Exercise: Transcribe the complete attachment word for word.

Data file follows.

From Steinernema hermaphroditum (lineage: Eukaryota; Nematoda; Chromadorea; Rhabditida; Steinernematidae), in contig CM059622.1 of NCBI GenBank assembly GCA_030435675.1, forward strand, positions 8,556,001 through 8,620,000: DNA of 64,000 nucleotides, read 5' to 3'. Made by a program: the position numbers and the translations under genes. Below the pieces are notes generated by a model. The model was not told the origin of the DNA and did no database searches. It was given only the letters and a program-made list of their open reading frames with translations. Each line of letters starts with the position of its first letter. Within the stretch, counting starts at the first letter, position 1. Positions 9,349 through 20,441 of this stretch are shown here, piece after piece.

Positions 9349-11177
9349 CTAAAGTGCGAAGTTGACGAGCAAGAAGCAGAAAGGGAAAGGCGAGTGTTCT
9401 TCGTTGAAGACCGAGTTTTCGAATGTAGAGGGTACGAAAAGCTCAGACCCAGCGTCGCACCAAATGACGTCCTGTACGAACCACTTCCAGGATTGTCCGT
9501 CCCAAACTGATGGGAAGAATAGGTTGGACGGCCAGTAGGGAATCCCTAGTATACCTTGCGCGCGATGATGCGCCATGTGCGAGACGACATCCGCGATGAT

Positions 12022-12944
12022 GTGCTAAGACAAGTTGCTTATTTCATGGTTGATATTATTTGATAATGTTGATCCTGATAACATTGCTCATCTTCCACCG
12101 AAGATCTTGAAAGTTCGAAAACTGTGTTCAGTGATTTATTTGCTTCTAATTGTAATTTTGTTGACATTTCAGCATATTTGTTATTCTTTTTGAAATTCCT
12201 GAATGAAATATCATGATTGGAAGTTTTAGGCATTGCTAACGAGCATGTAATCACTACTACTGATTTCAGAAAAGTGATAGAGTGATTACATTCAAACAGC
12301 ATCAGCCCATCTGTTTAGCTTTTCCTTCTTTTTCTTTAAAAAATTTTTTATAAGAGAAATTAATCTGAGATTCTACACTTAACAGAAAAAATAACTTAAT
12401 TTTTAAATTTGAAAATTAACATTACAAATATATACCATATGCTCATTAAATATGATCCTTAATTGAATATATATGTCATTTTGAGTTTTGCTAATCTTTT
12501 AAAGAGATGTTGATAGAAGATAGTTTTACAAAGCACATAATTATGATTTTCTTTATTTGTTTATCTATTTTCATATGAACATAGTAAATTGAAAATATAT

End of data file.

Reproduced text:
From Steinernema hermaphroditum (lineage: Eukaryota; Nematoda; Chromadorea; Rhabditida; Steinernematidae), in contig CM059622.1 of NCBI GenBank assembly GCA_030435675.1, forward strand, positions 8,556,001 through 8,620,000: DNA of 64,000 nucleotides, read 5' to 3'. Made by a program: the position numbers and the translations under genes. Below the pieces are notes generated by a model. The model was not told the origin of the DNA and did no database searches. It was given only the letters and a program-made list of their open reading frames with translations. Each line of letters starts with the position of its first letter. Within the stretch, counting starts at the first letter, position 1. Positions 9,349 through 20,441 of this stretch are shown here, piece after piece.

Positions 9349-11177
9349 CTAAAGTGCGAAGTTGACGAGCAAGAAGCAGAAAGGGAAAGGCGAGTGTTCT
9401 TCGTTGAAGACCGAGTTTTCGAATGTAGAGGGTACGAAAAGCTCAGACCCAGCGTCGCACCAAATGACGTCCTGTACGAACCACTTCCAGGATTGTCCGT
9501 CCCAAACTGATGGGAAGAATAGGTTGGACGGCCAGTAGGGAATCCCTAGTATACCTTGCGCGCGATGATGCGCCATGTGCGAGACGACATCCGCGATGAT

Positions 12022-12944
12022 GTGCTAAGACAAGTTGCTTATTTCATGGTTGATATTATTTGATAATGTTGATCCTGATAACATTGCTCATCTTCCACCG
12101 AAGATCTTGAAAGTTCGAAAACTGTGTTCAGTGATTTATTTGCTTCTAATTGTAATTTTGTTGACATTTCAGCATATTTGTTATTCTTTTTGAAATTCCT
12201 GAATGAAATATCATGATTGGAAGTTTTAGGCATTGCTAACGAGCATGTAATCACTACTACTGATTTCAGAAAAGTGATAGAGTGATTACATTCAAACAGC
12301 ATCAGCCCATCTGTTTAGCTTTTCCTTCTTTTTCTTTAAAAAATTTTTTATAAGAGAAATTAATCTGAGATTCTACACTTAACAGAAAAAATAACTTAAT
12401 TTTTAAATTTGAAAATTAACATTACAAATATATACCATATGCTCATTAAATATGATCCTTAATTGAATATATATGTCATTTTGAGTTTTGCTAATCTTTT
12501 AAAGAGATGTTGATAGAAGATAGTTTTACAAAGCACATAATTATGATTTTCTTTATTTGTTTATCTATTTTCATATGAACATAGTAAATTGAAAATATAT